Ginkgo biloba – an Ancient Ornamental Tree by Don
The Ginkgo biloba tree is a “living fossil”. It is also known as the Maidenhair
tree because its fan shaped leaves have a resemblance to a Maidenhair fern.
Various ancestors of this tree were growing 270 million years ago when there was
only one supercontinent called Pangaea. 7 million years ago the Ginkgo
disappeared from the fossil record of North America and was gone from Europe by
about 2.5 million years ago. Mass extinctions, asteroids hitting the earth,
continents breaking up, dinosaurs coming and going, and ice ages have taken
their toll but the Ginkgo still held on and survived in a small area in China.
extremely long lived with claims of specimens in China approaching 2500 years
old or more. Trees planted a thousand years ago next to temples in China are
still revered. Ginkgos are thought to protect temples from fire and perhaps
that is the case. Most of the trees died in the great earthquake and fire of
Tokyo of 1923 except the Ginkgos. One temple was saved because of the many
Ginkgos that surrounded it. The bark and leaves are thought to secrete a sap
that acts as a fire retardant. Our own Giant Sequoias survive chiefly because
of their resistance to fire.
In fact, Ginkgos
are so tough that six of them were the only living things to survive less than a
mile or so of the atomic bomb blast on Hiroshima. Some of them were planted
next to temples, gardens or schools, all of which were destroyed. They are
still alive and thriving today. There is actually a website dedicated to them.
These surviving trees are very important to the Japanese and a symbol and hope
that no more “Hiroshima’s” will ever happen again.
There really is
no tree on earth quite like it. It is more closely related to a conifer like a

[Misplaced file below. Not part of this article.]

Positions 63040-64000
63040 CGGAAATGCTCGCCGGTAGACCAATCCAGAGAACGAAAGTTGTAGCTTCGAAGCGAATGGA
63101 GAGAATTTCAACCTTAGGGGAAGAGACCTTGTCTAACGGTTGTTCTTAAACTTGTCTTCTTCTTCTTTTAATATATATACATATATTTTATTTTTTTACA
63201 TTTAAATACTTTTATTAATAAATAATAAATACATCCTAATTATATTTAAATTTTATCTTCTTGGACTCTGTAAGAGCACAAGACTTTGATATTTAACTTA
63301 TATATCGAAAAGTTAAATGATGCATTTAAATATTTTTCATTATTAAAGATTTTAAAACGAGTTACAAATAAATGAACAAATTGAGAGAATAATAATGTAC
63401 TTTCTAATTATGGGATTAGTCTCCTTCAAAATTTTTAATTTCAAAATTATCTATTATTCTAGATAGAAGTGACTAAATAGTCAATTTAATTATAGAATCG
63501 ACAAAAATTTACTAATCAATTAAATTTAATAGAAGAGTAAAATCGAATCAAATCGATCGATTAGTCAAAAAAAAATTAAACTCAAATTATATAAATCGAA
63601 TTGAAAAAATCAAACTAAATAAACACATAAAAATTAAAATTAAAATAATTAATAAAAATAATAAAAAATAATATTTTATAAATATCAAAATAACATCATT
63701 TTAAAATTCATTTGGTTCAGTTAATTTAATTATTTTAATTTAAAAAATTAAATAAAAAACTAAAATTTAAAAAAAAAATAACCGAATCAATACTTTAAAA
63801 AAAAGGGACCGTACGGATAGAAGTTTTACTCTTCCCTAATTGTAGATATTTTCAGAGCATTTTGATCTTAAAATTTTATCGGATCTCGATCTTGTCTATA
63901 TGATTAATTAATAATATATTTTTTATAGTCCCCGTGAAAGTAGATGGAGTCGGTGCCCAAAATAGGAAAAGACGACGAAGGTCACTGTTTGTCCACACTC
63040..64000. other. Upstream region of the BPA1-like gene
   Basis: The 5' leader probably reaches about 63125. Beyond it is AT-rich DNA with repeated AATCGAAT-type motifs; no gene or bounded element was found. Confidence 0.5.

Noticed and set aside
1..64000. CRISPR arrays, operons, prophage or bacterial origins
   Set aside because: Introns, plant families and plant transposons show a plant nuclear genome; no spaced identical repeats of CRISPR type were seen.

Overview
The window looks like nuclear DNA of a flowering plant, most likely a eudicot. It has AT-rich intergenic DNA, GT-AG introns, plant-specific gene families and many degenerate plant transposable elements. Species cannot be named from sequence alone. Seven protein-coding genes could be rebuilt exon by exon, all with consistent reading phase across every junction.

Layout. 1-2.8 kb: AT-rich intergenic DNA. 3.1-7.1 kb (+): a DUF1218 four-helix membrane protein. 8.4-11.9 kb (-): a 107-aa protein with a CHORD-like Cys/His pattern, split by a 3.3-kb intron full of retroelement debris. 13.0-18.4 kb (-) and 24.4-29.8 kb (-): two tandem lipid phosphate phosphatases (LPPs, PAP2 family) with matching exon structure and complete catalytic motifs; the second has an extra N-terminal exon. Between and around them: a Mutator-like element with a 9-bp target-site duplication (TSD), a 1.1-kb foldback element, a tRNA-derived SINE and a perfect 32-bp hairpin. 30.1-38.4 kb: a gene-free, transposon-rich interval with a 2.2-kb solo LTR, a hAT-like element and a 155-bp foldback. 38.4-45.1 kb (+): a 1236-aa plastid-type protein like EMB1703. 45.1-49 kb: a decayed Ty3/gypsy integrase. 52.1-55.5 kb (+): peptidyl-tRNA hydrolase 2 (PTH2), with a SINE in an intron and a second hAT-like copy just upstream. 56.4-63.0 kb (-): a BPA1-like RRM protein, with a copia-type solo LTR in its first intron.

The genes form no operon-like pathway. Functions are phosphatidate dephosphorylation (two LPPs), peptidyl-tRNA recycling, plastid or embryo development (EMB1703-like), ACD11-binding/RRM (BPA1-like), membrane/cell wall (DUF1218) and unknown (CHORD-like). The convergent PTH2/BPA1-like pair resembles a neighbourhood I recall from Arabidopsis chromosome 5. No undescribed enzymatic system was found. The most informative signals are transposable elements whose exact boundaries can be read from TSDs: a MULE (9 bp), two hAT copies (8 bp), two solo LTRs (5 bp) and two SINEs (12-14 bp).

spruce or pine tree than a maple but it is also is the only living link between
the lower plants like ferns and cycads and the higher plants like conifers. The
veins in the leaf all run parallel unlike a maple which has netted veins. In
fact, if you could glue a bunch of pine needles together the resulting leaf
would look something like a Ginkgo.
Ginkgo trees can
be female or male. The female gets a creamy colored fruit the size of a large
cherry. Old fruit, usually lying on the ground, has been described as smelling
like rancid butter. However, the fruit is used as food and also medicinally.
Various studies have been inconclusive about the benefits of taking Ginkgo,
which is supposed to help the memory. I wonder if they were eating it fresh or
ground up in a pill form. In any case, do your research before taking Ginkgo
since it might interfere with other drugs like blood thinners.
My interest has
mostly been in the ornamental aspects of the tree. It is eventually a large
spreading tree but narrow when young. No tree can take smog better than a
Ginkgo. They are also very insect and disease resistant. In over 30 years in
the nursery business, I have never sprayed them for anything. In summer, the
unusual fan-shaped leaves are a nice fresh green and in the fall, they turn
bright yellow. Unlike most trees, the leaves keep their bright yellow color for
a long time when they fall on the ground looking like someone scattered gold
under the tree.
They have long
been a subject for Bonsai enthusiasts and do well in pots. Seedlings are
sometimes available but there is no way that I know of to tell if you have a
male or female tree until it flowers. Grafted males like Fairmont, Autumn Gold
or Saratoga are the most common varieties available in nurseries. There are
some rare dwarf varieties like Jade Butterfly, Munchkin and others from
There are trees,
and there are trees, but nothing is quite like a Ginkgo.